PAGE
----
Taiwanese media outlets have previously reported that Google had an interest in HTC.
The Taiwanese Stock Exchange (TWSE) issued a press statement today (20 September) announcing the halting of shares in the smartphone manufacturer from 21 September, “pending the release of material information”.
In response to the statement from the TWSE, HTC told the BBC that it doesn’t issue comment on market speculation as a matter of policy.
HTC and Alphabet already have some pre-existing links, with the Taiwanese company manufacturing Google’s own smartphone offering, Pixel.
The acquisition of the company could mean easier software and hardware integration for future Pixel iterations in Google’s pipeline. Currently, the Pixel range doesn’t have any HTC branding present on handsets.
In recent years, HTC has gone from major smartphone market player to having a global market share of just under 1pc.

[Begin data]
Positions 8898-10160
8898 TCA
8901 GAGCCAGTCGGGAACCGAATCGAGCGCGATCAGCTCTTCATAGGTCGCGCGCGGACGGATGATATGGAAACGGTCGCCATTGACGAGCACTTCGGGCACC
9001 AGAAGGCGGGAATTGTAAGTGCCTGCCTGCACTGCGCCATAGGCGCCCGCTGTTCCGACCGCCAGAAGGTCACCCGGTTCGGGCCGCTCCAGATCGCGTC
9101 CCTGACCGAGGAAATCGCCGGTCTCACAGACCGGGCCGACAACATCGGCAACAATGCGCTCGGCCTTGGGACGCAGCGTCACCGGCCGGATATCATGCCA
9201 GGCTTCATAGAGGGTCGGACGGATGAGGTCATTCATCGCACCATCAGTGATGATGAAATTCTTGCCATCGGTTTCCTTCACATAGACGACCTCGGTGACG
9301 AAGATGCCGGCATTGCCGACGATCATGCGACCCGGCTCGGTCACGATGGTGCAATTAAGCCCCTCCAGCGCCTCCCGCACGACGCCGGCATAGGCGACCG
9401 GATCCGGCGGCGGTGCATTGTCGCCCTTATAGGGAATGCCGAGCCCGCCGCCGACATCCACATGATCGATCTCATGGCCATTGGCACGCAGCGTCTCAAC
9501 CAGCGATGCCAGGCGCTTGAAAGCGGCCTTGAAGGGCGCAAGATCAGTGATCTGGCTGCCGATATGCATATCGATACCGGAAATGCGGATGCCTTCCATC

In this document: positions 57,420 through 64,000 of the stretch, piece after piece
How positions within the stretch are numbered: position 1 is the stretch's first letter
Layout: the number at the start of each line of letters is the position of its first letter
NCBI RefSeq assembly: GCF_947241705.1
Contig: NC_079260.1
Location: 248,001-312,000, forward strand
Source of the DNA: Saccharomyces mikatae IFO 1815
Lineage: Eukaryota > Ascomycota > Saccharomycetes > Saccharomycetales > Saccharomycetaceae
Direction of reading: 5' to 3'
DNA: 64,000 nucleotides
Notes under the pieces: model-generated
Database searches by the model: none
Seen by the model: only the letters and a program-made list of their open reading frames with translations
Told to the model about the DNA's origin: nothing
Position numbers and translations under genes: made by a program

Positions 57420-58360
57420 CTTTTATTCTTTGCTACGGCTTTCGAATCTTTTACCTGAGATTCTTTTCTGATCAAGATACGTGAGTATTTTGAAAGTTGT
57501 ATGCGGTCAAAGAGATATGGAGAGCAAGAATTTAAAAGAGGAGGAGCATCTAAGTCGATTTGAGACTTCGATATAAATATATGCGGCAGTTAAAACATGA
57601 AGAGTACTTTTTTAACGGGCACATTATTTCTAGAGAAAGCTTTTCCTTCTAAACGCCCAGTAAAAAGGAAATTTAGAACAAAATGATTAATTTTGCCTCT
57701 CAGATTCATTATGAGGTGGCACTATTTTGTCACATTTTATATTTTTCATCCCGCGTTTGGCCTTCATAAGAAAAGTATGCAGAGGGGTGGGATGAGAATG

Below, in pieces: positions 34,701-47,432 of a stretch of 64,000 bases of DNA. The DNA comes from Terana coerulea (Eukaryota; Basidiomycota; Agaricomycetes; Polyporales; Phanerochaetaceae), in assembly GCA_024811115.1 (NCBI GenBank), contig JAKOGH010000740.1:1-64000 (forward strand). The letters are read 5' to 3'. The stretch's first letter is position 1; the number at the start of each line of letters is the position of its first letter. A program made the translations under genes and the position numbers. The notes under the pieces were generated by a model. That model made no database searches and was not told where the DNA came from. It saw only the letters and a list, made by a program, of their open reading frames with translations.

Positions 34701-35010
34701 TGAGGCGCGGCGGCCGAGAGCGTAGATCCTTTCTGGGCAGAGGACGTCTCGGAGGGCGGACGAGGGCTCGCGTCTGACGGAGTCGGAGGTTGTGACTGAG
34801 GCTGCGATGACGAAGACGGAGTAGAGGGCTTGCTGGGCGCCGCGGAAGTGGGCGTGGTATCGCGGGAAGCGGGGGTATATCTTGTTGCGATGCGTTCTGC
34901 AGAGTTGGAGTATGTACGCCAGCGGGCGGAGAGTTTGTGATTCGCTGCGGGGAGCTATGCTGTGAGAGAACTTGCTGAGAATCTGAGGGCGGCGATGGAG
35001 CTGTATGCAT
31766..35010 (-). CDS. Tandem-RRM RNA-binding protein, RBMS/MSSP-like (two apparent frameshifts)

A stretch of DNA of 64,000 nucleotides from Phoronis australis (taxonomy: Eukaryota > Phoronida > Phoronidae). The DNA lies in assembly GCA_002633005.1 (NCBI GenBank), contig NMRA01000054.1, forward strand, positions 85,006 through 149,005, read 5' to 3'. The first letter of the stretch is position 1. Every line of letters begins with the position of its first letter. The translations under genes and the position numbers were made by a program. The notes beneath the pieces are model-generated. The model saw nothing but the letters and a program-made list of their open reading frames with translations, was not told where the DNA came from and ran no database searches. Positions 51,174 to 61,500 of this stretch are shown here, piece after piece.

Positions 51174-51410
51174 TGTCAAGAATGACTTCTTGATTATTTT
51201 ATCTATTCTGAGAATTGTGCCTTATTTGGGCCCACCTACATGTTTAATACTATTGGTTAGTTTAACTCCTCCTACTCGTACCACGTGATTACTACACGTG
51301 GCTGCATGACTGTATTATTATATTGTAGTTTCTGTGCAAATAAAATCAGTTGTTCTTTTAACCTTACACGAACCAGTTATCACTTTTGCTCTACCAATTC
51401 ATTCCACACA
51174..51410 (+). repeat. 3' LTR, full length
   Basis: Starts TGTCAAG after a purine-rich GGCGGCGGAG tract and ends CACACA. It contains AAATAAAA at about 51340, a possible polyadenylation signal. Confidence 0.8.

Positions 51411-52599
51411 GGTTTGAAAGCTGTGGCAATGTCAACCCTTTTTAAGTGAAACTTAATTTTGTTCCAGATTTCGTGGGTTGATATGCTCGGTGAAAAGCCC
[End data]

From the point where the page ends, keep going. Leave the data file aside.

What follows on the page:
Difficulties keeping up with competitors
Francisco Jeronimo, a researcher for International Data Corporation, explained what happened to HTC to The Guardian: “HTC was one of the most innovative companies, and honestly it still is. But it is also a prime example of the fact that despite having the best product out there, if you don’t know how to sell it, to work with the channels of retailers and networks, then you won’t succeed.”
HTC found it difficult in recent times to offer a competitive advantage to customers in terms of price, design or specs, with fierce competition from both Samsung and Apple.
Many point to the fact that Google has been intent on bulking up its hardware team, but The Verge also speculated that the company could just want HTC’s VR division, Vive, as opposed to its smartphone manufacturing arm.
HTC is expected to resume trading following the announcement of the material information hinted at by the TWSE, though whether that’s going to be an Alphabet acquisition or not remains to be seen.
HTC was once the fourth-largest smartphone manufacturer in the world. Image: Nadir Keklik/Shutterstock